Pictorial: forgetful Zumo slows down, loses settings -> replacing internal GPS backup battery

Discussion in 'Mapping & Navigation' started by rdwalker, Dec 7, 2015.

  1. rdwalker

    rdwalker Long timer Supporter

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    Is your Zumo 550 becoming senile? Forgetting where it was and what it was doing last time you used it?

    Well, you may be surprised to find that there is an internal battery in the 400/500 Zumo series, in addition to the large external main battery. The removable main battery provides power only for the operation of the receiver, but not the real time clock.

    The non-removable internal battery maintains device memory. The symptoms of failing internal battery are:
    • Excessively long time to lock onto GPS satellites after power up.
    • Loss of time-of-day.
    • Powering up in wrong daytime/nighttime display mode.
    • Reverting to XM-radio preview channel instead of last-used channel with the GXM30 sat radio puck.
    These GPS receivers are becoming old by now; it is likely that your Zumo is having this problem.

    Note: I believe that this post should pertain to the whole Zumo 400-450-500-550 series. I only performed the operation on my own 550 - open your device to confirm the location and type of the internal battery.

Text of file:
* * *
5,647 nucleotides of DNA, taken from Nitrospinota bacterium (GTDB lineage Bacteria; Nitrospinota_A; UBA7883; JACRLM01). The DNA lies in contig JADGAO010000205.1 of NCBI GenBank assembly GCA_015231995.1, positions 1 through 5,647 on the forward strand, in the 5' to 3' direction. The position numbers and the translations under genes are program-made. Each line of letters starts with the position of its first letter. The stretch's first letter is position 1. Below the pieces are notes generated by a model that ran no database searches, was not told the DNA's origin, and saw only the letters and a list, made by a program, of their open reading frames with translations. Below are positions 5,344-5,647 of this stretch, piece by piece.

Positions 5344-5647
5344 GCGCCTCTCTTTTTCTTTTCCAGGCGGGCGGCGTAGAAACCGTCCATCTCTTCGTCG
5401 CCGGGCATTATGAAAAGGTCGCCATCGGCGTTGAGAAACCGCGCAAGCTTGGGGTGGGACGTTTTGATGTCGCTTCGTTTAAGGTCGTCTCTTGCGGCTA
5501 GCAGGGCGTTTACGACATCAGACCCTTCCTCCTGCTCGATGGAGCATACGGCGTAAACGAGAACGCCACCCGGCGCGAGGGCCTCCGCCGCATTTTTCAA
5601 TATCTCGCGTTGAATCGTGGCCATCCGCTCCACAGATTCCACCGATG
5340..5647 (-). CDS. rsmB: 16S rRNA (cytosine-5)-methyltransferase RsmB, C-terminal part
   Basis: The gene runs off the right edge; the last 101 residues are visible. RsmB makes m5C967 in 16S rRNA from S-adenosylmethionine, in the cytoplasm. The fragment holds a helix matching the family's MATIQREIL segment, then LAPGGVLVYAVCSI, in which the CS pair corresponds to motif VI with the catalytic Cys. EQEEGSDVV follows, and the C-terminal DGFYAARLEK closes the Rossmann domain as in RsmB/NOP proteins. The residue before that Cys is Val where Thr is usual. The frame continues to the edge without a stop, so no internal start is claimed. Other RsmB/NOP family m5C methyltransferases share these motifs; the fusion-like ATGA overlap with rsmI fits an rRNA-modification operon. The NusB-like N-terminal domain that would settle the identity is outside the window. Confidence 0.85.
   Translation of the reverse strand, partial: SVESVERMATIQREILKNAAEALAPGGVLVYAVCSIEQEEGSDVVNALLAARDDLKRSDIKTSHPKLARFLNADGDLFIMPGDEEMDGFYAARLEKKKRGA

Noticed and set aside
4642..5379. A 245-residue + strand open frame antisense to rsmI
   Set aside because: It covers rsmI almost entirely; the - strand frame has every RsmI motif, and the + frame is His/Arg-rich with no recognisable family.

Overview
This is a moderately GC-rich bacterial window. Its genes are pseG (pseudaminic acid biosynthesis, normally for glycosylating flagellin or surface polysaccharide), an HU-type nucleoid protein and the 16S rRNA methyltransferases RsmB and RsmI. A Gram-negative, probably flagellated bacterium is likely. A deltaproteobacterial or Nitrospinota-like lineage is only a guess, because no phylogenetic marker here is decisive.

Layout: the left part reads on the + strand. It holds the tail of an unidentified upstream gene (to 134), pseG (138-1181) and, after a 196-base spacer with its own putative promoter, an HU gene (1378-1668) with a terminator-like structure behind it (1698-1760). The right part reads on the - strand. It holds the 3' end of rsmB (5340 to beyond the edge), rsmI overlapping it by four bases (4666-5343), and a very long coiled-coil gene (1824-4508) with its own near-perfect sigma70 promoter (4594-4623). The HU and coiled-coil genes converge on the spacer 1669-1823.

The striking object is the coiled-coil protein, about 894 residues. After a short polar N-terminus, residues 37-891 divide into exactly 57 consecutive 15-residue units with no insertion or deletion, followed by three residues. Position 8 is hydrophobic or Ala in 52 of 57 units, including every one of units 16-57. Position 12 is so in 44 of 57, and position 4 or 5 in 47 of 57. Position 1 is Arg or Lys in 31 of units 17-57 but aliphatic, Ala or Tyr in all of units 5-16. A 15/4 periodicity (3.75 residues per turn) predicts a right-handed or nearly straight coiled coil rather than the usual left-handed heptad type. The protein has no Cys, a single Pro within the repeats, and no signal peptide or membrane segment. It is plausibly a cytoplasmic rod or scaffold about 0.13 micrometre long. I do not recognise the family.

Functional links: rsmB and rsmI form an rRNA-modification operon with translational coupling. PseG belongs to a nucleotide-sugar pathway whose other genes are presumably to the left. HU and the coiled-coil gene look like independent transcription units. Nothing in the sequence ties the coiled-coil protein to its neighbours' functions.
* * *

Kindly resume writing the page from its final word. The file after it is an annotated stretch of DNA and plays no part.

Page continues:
You should be able to replace the internal battery if you have some elementary electronic tools and skills. I purchased the replacement battery from www.palmdr.com for just under $10; they also offer repair service if this is beyond your abilities.

    Here is the procedure.

    1. Your problem: the Zumo 400, 450, 500 or 550 receiver loses its memory of last-used state, including time-of-day. This causes very long GPS resync times.

    [​IMG]

    2. Remove the external "backpack" battery. Depending on model and date of production, you may have to unscrew a T-10 Torx security, an Allen-head or a Philips-head screw.

    [​IMG]

    3. You may be able to defeat the Torx security by jamming a small flat screwdriver into the fastener and using pliers to turn it.

    [​IMG]

    4. Pop off the top cover ('cap’) by twisting a coin or flat screwdriver in the slot; remove the T-6 screws from the hinge of the bottom cover.

    [​IMG]

    5. Unscrew the 4 fasteners from back cover of the receiver - most likely T-6, though I have seen Philips-head as well. Open the receiver. Gently! There are some wires in the way. Do not disconnect anything.

    6. The battery is under this shield. Remove it.

    [​IMG]

    7. Now de-solder the internal battery.

    [​IMG]

    8. These are the solder pads, once the battery is removed.

    [​IMG]

    Make sure to correctly place the replacement battery on the pads, avoiding short-circuiting it or applying reverse polarity to the circuit.

    Dab a little silicon caulk or RTV onto the battery after soldering, to glue it to the circuit board, to prevent vibration from ripping it off the pads.

    From now on, follow the process in reverse to reassemble the receiver.


    Good luck!
    #1
  2. 06motorradman

    06motorradman Been here awhile

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    I wonder if this would work on my BMW branded Garmin unit.